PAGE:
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  1. #21
    Join Date
    Dec 2005
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    Brasher Falls, NY, USA
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    26,582

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    Quote Originally Posted by tecumseh View Post
    working long hours seasonally for minimum wage. it is better to have no family.
    Working long hours? Yes, at times.
    Better to have no family? Yeah, maybe, but not necassarily. Having one that can get along w/out you for a period of time will work. Kinda like being deployed, w/out someone shooting at you. Usually.
    Minimum wage? I don't want to cause a rush here, but I don't know any of my beekeeping buddies who pay minimum wage. Not even Farm Minimum wage. We all know that you pay for what you get. And we, my buddies and I, want someone who can work and is interested in learning about bees or preferably already knows something about working bees. So better than Minimum Wage is the norm w/ those that I work w/ and for. Room and board are included too.
    Mark Berninghausen "That which works, persists."

  2. #22
    Join Date
    Aug 2004
    Location
    Lincolnton Ga. USA.
    Posts
    1,725

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    Quote Originally Posted by sqkcrk View Post
    Working long hours? Yes, at times.
    Better to have no family? Yeah, maybe, but not necassarily. Having one that can get along w/out you for a period of time will work. Kinda like being deployed, w/out someone shooting at you. Usually.
    Minimum wage? I don't want to cause a rush here, but I don't know any of my beekeeping buddies who pay minimum wage. Not even Farm Minimum wage. We all know that you pay for what you get. And we, my buddies and I, want someone who can work and is interested in learning about bees or preferably already knows something about working bees. So better than Minimum Wage is the norm w/ those that I work w/ and for. Room and board are included too.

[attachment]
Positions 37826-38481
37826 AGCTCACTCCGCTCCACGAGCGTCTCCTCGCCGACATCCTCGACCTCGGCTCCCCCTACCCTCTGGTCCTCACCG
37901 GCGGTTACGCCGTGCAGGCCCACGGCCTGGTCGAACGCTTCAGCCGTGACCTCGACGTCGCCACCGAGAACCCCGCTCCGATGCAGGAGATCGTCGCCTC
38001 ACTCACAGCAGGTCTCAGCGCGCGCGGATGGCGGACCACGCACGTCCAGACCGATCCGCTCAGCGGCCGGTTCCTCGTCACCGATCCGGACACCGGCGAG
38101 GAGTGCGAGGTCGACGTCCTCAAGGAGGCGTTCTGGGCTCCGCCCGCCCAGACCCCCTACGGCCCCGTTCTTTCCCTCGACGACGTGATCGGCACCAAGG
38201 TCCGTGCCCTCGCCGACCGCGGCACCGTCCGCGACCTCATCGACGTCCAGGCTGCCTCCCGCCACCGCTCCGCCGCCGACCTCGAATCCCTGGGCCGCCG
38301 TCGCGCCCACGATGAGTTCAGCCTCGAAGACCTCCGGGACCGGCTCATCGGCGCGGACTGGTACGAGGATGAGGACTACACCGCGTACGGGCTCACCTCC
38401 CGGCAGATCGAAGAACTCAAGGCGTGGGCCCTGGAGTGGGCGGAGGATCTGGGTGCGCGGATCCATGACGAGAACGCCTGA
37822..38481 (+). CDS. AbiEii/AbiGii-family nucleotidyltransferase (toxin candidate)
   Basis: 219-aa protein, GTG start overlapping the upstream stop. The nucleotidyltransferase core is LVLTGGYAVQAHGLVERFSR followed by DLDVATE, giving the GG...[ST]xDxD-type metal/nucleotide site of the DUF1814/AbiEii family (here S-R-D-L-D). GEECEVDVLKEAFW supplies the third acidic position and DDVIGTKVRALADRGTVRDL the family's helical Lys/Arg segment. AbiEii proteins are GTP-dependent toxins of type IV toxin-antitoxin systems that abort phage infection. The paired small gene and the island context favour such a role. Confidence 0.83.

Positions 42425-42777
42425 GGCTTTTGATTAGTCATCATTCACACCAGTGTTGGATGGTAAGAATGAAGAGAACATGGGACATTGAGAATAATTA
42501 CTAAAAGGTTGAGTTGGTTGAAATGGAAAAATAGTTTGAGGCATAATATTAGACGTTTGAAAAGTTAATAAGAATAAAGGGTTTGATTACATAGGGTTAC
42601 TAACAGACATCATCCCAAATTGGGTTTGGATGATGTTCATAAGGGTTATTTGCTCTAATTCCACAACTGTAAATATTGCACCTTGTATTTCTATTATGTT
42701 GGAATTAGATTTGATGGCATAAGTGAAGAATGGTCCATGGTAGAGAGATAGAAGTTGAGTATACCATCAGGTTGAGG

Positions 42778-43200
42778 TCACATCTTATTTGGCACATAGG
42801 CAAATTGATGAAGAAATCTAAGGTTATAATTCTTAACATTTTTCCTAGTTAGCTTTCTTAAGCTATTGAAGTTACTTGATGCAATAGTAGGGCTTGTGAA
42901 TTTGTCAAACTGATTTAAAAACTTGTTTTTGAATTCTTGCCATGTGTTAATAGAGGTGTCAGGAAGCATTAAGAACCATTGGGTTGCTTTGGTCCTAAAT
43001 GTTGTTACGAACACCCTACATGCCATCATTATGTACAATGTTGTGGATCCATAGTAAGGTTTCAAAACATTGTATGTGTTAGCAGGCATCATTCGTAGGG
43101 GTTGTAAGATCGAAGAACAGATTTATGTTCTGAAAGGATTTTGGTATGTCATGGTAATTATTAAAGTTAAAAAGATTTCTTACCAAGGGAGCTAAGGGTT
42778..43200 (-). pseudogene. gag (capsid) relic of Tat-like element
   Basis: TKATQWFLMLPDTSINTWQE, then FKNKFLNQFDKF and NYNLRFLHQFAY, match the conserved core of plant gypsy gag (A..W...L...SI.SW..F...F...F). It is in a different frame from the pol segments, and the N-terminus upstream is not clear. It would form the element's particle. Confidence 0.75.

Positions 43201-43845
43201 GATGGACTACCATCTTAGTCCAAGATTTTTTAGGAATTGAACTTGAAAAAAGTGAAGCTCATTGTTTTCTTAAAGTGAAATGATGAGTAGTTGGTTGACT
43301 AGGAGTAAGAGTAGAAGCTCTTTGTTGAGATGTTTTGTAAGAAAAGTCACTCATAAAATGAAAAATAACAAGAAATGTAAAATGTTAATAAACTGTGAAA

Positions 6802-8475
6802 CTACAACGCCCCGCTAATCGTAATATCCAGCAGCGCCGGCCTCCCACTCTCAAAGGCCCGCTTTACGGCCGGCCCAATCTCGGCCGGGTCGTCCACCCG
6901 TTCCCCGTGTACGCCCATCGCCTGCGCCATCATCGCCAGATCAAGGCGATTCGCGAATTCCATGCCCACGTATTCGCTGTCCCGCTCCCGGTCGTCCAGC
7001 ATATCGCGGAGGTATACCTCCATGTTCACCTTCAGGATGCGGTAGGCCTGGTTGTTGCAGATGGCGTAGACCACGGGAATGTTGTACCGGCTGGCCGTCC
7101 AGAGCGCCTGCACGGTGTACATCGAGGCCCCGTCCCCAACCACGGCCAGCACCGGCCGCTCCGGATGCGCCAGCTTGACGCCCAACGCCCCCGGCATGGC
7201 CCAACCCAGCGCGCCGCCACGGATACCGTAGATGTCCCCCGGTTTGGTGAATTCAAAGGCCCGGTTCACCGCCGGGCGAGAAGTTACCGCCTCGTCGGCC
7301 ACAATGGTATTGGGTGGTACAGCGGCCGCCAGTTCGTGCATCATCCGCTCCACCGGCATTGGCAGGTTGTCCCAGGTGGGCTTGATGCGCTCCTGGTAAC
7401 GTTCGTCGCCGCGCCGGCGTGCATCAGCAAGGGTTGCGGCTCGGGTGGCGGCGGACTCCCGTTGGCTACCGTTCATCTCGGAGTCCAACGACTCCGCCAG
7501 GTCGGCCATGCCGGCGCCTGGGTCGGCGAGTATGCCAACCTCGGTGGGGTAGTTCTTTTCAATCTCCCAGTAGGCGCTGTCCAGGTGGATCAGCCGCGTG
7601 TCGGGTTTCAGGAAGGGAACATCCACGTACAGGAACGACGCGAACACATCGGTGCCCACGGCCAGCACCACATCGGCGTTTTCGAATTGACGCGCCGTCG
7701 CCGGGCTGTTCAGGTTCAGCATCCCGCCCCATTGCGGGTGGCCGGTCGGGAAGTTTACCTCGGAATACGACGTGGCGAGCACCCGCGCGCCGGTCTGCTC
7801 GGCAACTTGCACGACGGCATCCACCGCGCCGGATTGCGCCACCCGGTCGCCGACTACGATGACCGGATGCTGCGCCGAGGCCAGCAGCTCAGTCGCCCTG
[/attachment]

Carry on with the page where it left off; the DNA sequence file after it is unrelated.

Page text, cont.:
man I tell you, as soon as my kids get out of college and I divorce my wife and she takes everything, I am moving in. a job I enjoy and dont have to hear a women gripe about the sun coming up
    Ted

  3. #23
    Join Date
    Apr 2005
    Location
    College Station, Texas
    Posts
    6,973

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    beemandanwrites:
    I was polite with my initial invitation. Im not sure that I should be here. But Im going to try.

    Quote:
    Originally Posted by tecumseh
    tecumseh writes: well I suspect cow pollinator (I am definitely profiling here) that given the kind of work you do (which is basically agricultural in nature.. correct?) that you know exactly what I am talking about...

    What, exactly do you mean by that?

    tecumseh: polite... I think NOT. , you first accuse me of insulting someone who ask for our unfettered opinion... straight up with no shuck and jive.

    so why do you see this little comment (with the snip about it always being a decision based on the individual being conviently removed) as insulting? once again are you actively searching for insult.


    lastly if cow pollinators pm to me is believable (and personally I find cow polinators ways quite refreshing... although we are quite likely to disagree on almost everythings political) then he understood quite directly what I was talking about....

    although this summary is not in cow pollinators own words... I will let you in on our little secret. most of the work that can be described as agriculture is undervalued especially when it comes to any understanding by the populace as to the PREREQUISITE KNOWLEDGE that is required to be even marginally successful. By the nature of the beast you can bring the very best qualification and information to the job and mother nature can still toss you a screw ball. Just the lack of understanding about why one does certain things and doesn't do other things can be something of a large disability in the world of agriculture.

  4. #24
    Join Date
    Apr 2005
    Location
    Warne, North Carolina
    Posts
    551

    Default Career in Beekeeping you ask???

    Hmmm?? I still haven't made any $$$ in beekeeping...in fact, every year I write my company off as a loss. If I were you, first I would eliminate the word career from your mind...this ain't no career, believe me. HOWEVER, you could just do it for the love of bees and HONEY, LOL!!!
    ~What do you know there's so much to be done